Tahrir Square has undergone many changes since last summer when I was there (See Tahrir Square, August 2011). Now, where tanks once sat presiding, flags fly. Where military police crouched behind plexiglass shields, squatters in tents decorated with political slogans now crowd together on dusty traffic circles. Overhead, a stuffed effigy of Hosni Mubarak dangles from a streetlight.
And along Mohamed Mahmoud Street, which connects Tahrir Square to the Interior Ministry and flanks the American University of Cairo campus, graffiti murals have sprung up. The place where many deadly confrontations between protestors and police unfolded in recent months, Mohamed Mahmoud Street has emerged as a memorial that documents different moments in the on-going political events in Egypt.
The Egyptian artists responsible for these paintings flocked to the walls when some of the worst clashes were unfolding in the fall of 2011; their ranks swelled after the Port Said massacre of February 1, 2012. They arrived with no preconceived message but with the idea that art was a weapon at the service of change. They began to collect images and paint them while witnessing the events and listening to stories recounted by the many onlookers who came to offer their support and protection against the police. This is the case, for example, with a verse from the Qu’ran which appeared. Referring to doomsday, the inscription (when people are held accountable, they will say they’ve been following their leaders) was painted after a citizen was heard citing the verse to one of the Muslim Brotherhood representatives. (From the American University of Cairo Lecture and Panel Discussion, Visualizing the Revolution: Epic Murals of Tahrir Square). Other images include likenesses of martyrs of the Revolution including Al Ahly Ultras (who were—it is claimed—punished by the police because they had offered support to Tahrir Square revolutionaries in the early days of the Arab Spring) as well as beautiful Pharaonic-like scenes.
The overriding theme of these paintings, in the words of artists who painted them, is collaboration. Not just among the different graffitists, but with the people themselves. Says Ammar Abu Bakr, ‘it would be selfish of me to speak of my work because this work is collaborative; it’s Coptic/Islamic/Pharaonic because Egypt is a melting pot.’ Hanaa El Degham adds that her intent was to communicate with the street but that ‘beauty is important. Ancient Egyptians made their walls beautiful.’ Alaa Awad adds that murals are the ‘only true paper or channel of media for the Revolution.’ (Listen to the lecture Visualizing the Revolution: Epic Murals of Tahrir Square and refer to the American University of Cairo website for background information about these three artists.)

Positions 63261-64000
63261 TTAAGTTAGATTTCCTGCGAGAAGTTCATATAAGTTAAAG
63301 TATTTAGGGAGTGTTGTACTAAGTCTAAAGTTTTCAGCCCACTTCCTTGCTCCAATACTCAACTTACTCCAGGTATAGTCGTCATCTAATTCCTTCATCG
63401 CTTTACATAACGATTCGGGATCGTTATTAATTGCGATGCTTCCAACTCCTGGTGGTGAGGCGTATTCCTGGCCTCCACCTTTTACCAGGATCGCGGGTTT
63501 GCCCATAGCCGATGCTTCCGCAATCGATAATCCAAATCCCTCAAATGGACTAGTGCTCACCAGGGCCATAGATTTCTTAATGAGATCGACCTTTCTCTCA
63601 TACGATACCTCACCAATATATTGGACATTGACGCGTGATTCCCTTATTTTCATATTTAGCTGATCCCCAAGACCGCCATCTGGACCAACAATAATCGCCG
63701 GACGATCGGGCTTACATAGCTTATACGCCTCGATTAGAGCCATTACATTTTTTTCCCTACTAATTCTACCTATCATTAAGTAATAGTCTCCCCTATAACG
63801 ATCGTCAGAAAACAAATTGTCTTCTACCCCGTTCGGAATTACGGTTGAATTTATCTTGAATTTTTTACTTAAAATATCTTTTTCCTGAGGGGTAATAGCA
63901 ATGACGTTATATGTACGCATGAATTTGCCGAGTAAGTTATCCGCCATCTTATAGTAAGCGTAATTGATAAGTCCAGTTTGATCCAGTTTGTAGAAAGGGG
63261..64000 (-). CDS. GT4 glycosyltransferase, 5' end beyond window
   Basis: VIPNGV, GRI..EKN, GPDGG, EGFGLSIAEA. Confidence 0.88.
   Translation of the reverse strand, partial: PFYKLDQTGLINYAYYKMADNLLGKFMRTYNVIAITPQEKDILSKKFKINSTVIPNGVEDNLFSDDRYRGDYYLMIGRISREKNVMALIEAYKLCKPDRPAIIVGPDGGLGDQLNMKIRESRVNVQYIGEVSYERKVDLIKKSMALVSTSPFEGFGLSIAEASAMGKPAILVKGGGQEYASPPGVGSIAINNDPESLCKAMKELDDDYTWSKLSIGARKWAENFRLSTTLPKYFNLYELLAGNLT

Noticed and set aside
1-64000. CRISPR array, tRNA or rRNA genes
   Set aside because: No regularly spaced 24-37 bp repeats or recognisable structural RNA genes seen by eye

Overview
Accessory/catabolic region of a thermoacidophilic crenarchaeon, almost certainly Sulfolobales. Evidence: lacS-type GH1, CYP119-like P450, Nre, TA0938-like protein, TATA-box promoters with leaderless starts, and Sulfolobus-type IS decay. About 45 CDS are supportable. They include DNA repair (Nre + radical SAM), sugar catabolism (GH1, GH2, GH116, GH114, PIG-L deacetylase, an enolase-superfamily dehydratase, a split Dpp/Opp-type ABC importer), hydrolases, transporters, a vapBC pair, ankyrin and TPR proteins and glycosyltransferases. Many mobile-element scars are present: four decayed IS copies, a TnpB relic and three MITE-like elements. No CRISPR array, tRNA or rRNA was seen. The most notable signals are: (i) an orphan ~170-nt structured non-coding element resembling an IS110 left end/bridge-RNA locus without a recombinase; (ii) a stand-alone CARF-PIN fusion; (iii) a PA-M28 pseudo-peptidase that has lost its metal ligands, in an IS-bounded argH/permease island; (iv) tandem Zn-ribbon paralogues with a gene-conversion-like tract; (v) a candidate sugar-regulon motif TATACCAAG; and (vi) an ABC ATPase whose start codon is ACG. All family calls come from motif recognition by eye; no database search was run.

In the months since the murals first appeared, they have continued to change, in some cases painted over by authorities. Although the American University of Cairo has attempted to save the murals from destruction, the artists feel such protection is useless if the freedom of human beings is constantly curtailed. Graffiti murals, they say, must continue to be a response to new events and must change necessarily. It is not surprising then to learn that the artists themselves have recently defaced their own work, painting the words “forget what has happened, focus on the elections,” together with portraits of the mothers of martyrs over previous layers of revolutionary history.
Natalia Sarkissian has an MFA in Writing from Vermont College of Fine Arts and has been an editor at Numéro Cinq since 2010. Natalia divides her time between Italy, Egypt, the United States, and South Africa.